Radio Free Asia
Authorities in the southwestern region of Guangxi have detained a prominent human rights lawyer who spoke out about curbs to China’s legal profession and the abolition of term limits by President Xi Jinping.
Chen Jiahong is currently under criminal detention at Guangxi’s Yulin Detention Center, on suspicion of “incitement to subvert state power,” RFA has learned.
According to fellow Guangxi lawyer Tan Yongpei, Chen’s detention came after he posted a video to social media in which he calls for “an assassination commando,” and to be “rid of this evil bureaucracy,” in an apparent reference to the ruling Chinese Communist Party.
Chen also called for a democratic process to work towards constitutional government in China, Tan said.
|Human rights lawyer Chen Jiahong (C) is taken into
custody by police, April 29, 2019.
Photo provided by Yong Yongpei
“The police went out and detained him less than an hour and a half after the video was posted,” Tan said. “Now that Chen Jiahong has shouted this out in public, the government will deem it to be publicly inciting subversion of state power.”
“This crossed a red line for them,” he said.
Apparently foreseeing his arrest, Chen had already prepared documents instructing his defense attorneys, and handed them to fellow rights lawyer Lu Siwei to prevent the authorities from insisting that he be represented by a government-appointed attorney.
But Lu was denied permission to visit with Chen when he showed up at the detention center on Thursday, Tan said.
“The state security police took Lu’s application, and said they would inform him after they had looked into it,” Tan said. “There is an unwritten rule in China that any political prisoners who are a threat to party rule will automatically be denied visits from their lawyers.”
“He will only be allowed to visit him after the indictment,” he said.
Dozens offer help
Dozens of fellow rights attorneys have already agreed to act on Chen’s behalf, or to offer advice on his case, Tan said.
“We will arrange for a lawyer to go to the detention center every month to ask to see [Chen],” Tan said. “We will see how the Yulin authorities react to that; whether or not they allow a meeting with Chen Jiahong.”
One of the group of attorneys, who asked to remain anonymous, said Chen had been very outspoken against the ruling Chinese Communist Party in recent years, and that many of his colleagues agree with his views.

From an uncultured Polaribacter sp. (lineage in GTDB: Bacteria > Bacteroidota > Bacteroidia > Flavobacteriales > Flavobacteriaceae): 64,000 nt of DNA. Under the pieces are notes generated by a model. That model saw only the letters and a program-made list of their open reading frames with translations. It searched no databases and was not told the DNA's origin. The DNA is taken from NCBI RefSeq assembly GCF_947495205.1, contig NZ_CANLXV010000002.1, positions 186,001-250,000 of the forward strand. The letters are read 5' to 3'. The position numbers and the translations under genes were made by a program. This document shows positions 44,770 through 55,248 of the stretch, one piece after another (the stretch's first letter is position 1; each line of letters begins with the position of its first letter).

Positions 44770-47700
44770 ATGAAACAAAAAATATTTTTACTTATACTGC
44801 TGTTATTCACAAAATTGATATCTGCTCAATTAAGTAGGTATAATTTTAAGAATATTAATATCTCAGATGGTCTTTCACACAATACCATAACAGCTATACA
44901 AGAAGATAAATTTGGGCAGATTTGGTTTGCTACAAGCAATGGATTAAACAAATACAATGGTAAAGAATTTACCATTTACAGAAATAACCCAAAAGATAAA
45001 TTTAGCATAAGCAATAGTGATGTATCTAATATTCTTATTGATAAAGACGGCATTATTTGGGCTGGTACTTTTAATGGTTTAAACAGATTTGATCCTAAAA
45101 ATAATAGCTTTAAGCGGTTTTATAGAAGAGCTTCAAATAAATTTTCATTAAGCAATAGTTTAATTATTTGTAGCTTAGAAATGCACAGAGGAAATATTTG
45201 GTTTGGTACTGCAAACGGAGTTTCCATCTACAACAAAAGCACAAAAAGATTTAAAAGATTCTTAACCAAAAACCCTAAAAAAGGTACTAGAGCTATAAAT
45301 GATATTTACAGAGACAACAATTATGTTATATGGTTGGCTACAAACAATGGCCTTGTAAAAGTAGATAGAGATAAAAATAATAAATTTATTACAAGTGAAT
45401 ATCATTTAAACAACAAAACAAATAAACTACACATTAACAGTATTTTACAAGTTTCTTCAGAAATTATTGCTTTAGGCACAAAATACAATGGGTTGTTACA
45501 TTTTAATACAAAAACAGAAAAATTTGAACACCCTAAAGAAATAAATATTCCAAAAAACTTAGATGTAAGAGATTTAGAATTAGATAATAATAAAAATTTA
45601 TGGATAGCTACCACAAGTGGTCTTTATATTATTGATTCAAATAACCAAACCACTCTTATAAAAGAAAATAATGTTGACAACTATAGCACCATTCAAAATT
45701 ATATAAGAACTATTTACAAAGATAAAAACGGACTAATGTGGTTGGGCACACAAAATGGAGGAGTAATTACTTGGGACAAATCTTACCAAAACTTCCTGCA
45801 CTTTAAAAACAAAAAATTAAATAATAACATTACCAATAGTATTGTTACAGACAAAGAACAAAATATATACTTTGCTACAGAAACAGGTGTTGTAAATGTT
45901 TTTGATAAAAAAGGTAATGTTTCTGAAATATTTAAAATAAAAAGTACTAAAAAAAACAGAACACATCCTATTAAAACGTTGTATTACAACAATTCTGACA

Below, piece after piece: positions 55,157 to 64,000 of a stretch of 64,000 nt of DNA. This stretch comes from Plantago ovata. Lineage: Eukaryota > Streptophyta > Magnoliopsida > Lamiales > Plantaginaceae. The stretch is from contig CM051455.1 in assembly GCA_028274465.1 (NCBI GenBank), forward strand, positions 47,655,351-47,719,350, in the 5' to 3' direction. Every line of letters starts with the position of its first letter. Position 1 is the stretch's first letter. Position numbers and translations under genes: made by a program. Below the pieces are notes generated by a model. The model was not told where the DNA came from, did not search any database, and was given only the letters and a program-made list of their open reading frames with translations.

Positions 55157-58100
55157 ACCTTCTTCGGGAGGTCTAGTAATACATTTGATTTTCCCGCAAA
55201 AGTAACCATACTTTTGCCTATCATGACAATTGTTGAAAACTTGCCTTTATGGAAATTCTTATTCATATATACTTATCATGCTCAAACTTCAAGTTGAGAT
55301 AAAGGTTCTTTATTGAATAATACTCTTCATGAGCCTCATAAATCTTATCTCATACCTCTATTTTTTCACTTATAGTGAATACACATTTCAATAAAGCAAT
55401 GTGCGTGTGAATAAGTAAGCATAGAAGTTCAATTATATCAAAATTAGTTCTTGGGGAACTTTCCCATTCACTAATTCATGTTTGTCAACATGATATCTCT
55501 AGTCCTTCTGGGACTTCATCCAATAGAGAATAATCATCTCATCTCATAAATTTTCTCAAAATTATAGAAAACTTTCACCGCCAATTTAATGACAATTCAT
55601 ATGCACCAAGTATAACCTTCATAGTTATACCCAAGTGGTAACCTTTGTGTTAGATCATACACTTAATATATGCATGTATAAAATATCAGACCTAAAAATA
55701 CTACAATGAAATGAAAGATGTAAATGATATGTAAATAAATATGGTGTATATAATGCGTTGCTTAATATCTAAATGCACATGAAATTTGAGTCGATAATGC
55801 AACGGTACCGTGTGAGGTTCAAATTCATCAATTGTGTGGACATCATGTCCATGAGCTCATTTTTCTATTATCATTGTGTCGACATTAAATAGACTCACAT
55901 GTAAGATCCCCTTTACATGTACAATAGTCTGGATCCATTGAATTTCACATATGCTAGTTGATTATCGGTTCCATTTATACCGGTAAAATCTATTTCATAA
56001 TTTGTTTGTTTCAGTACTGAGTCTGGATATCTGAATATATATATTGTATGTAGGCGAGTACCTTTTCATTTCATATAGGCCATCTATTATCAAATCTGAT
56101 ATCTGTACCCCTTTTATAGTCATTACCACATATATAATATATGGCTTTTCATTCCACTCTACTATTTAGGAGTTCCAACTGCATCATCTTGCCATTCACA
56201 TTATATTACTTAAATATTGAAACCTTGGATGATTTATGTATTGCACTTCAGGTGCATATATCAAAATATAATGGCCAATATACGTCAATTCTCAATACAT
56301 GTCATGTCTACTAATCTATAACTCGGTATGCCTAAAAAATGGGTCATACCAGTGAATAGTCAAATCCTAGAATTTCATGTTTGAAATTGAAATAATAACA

“I believe that constitutional government is the only way to protect citizens’ right to freedom of expression,” the lawyer said. “In detaining Chen Jiahong, the government is trampling the constitution.”
“Chen Jiahong was detained for opposing the party and opposing the government, so we should stand by him and defend him,” he said. “We’re not just defending Chen; we’re defending the freedom of speech, and our generation.”
Chen’s ex-wife Luo Fen said his family has yet to receive any official notification of his detention.
“Someone in the police department told me that the decision to detain Chen Jiahong didn’t come from the Yulin police department,” Luo said. “It was ordered by the central government, the ministry of public security.”
U.S.-based legal scholar Chen Guangcheng said Chen Jiahong has never hesitated to speak out.
“Those who dare to challenge authoritarian rule … are anathema to the Chinese Communist Party,” Chen Guangcheng said. “But if the Chinese people want to solve China’s problems, they have to take this step.”
“They must solve the problem of how to subvert an anti-human and violent regime,” he said.
Call to end targeting
Chen, 53, was among dozens of Chinese attorneys to sign an open letter calling on the Chinese Communist Party to immediately release all detained human rights lawyers in February and March 2018.
In an open letter to China’s minister for justice Zhang Jun, dozens of lawyers called on the government to end its targeting of lawyers, especially those who criticize changes to the constitution that paved the way for indefinite rule by President Xi Jinping.
China’s embattled legal profession has been targeted with more than 300 detentions, summons, travel bans, and restrictions imposed on rights lawyers and law firm staff since July 2015.
Rights lawyers who accept politically “sensitive” cases, or who are publicly outspoken on behalf of vulnerable groups, have also been prevented from practicing law because their business licenses are being revoked during a newly instituted annual review process.
Lawyers who try to defend clients held on suspicion of crimes ostensibly linked to “state security” concerns are also denied permission to meet with their clients, or replaced by government-appointed lawyers amid threats and pressure on the people who hired them.
Reported by Han Jie for RFA’s Mandarin Service, and by Ng Yik-tung and Sing Man for the Cantonese Service. Translated and edited by Luisetta Mudie.
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